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Vox Sentences: A week after the Stephon Clark shooting, protests are still ongoing

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Protests continue in Sacramento after the police killing of Stephon Clark; Ethiopia elects a new reform-minded leader after years of unrest.


Hundreds of demonstrators march in Sacramento to protest the latest police shooting

Justin Sullivan/Getty Images
  • Protests are continuing in California’s capital of Sacramento days after police fatally shot an unarmed black man named Stephon Clark, who was 22 years old. [CNN / Madison Park]
  • Hundreds of demonstrators, including members of Clark’s family, interrupted a Sacramento City Council meeting last night. The meeting was held so that residents could give public comment about the shooting. [NYT / Jose Del Real]
  • During council members’ introductory speeches, Clark’s brother Stevante Clark stood up on the desk of Mayor Darrell Steinberg and encouraged protesters to chant his brother’s name. Afterward, Clark addressed protesters, saying police and city officials had “failed” them. [The Root / Monique Judge]
  • In the wake of Stephon Clark’s shooting in his grandmother’s yard by police officers, it’s now been determined that officers yelled, “Gun!” before they started shooting. But Clark was unarmed, and police only found a cellphone next to him. [Associated Press / Don Thompson and Kathleen Ronayne]
  • Police have maintained they were in the area investigating reports of broken car windows, but Clark was in the backyard of family members. [Vox / German Lopez]
  • There are a lot of questions in the wake of Clark’s shooting last week, like why police officers muted their body cameras in the middle of the incident. [NBC News / Jon Schuppe]
  • The California Attorney General’s office has joined the investigation, and Clark’s family said they want the discussion around his death to result in substantive change helping to lessen police shootings. [Associated Press / Sophia Bollag and Don Thompson]

Ethiopia hopes its new leader can quell rising tensions

  • There’s been a major shake-up in Ethiopia’s government, as the country’s ruling coalition elected Abiy Ahmed as its new chair (a pathway toward the role of prime minister). [BBC]
  • The 41-year-old Ahmed stepping into this role is significant because he is from the Oromo ethnic group; the Oromo have been protesting in Ethiopia because they feel they have been kept from government power. Ahmed would be the country’s first Oromo prime minister. [Washington Post / Paul Schemm]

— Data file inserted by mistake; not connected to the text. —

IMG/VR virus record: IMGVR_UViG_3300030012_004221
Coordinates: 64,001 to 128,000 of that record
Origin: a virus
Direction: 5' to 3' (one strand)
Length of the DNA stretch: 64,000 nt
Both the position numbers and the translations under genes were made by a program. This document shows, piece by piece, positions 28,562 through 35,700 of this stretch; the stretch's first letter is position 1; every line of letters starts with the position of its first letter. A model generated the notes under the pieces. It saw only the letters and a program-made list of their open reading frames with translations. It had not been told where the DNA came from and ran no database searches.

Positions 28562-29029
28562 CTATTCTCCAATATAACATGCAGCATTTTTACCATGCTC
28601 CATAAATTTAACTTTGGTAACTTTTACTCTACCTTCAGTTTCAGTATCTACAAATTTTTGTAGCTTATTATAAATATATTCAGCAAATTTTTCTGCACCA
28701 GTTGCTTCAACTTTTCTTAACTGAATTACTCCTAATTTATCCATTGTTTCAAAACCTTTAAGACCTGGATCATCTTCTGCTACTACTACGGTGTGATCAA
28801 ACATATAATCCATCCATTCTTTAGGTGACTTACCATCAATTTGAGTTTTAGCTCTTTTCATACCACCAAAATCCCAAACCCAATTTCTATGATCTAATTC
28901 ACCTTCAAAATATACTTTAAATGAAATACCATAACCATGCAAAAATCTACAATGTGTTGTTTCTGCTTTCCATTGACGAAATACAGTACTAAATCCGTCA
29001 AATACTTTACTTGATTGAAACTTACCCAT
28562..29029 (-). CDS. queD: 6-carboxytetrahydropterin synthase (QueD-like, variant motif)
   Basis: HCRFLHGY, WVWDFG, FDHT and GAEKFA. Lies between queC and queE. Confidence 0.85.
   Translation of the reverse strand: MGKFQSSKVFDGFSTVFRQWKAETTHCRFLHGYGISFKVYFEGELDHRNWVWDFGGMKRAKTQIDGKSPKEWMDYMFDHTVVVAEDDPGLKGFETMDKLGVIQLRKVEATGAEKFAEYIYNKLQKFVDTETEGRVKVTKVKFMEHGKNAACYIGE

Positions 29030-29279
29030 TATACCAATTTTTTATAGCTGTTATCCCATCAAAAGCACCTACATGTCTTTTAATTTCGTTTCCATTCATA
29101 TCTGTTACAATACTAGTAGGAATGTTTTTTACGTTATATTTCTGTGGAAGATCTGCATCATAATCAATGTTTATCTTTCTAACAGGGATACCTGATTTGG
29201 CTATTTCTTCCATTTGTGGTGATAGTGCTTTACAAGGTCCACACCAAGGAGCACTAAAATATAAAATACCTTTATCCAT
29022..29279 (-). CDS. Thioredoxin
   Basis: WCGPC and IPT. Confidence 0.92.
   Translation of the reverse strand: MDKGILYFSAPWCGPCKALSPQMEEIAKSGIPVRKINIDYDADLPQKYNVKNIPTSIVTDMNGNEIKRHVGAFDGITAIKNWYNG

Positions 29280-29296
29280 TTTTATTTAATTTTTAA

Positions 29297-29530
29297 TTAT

• He will succeed former Prime Minister Hailemariam Desalegn, who recently resigned amid growing protests. [Voice of America / Salem Solomon]
  • The protests have been going on since 2015 and have resulted in over 1,000 dead and tens of thousands more arrested. The country’s government has long cracked down on dissent, and many hope Ahmed will bring reform. [Financial Times / John Aglionby]

Miscellaneous

  • Deadspin’s annual Name of the Year bracket is live, and it’s a doozy. Contenders include, Salami Blessing, Duckens Nazon, and Tuna Altuna ... as well as my personal favorite, Corky Boozé. [Deadspin / Sam Gutelle]
  • Atlanta is still struggling days after a ransomware attack took out city computer systems. Until then, it’s all about the pen and paper. [CNN / Kimberly Hutcherson]
  • Your child’s adorable rubber ducky bath toy is actually a hotbed of gross, potentially dangerous germs (think 75 million cells of bacteria per square centimeter of duck). [NYT / Ceylan Yeginsu]
  • President Trump and some Republican state officials have made a lot of fuss over New Hampshire’s perceived voter fraud problem. But a new investigation finds there’s very little data to prove the state actually has a serious problem. [NHPR / Casey McDermott]

Verbatim

“Here’s how I pitch it: Solidcore is the hardest workout you’ll ever do, it’s miserable. Come with me tomorrow.” [Rep. Kyrsten Sinema (D-AZ) on her bipartisan workout group, to Roll Call / Alex Gangitano and Bian Elkhatib]


Watch this: Why old buildings use the same leaf design

There’s a reason almost every column has the same leaves. [YouTube / Phil Edwards]


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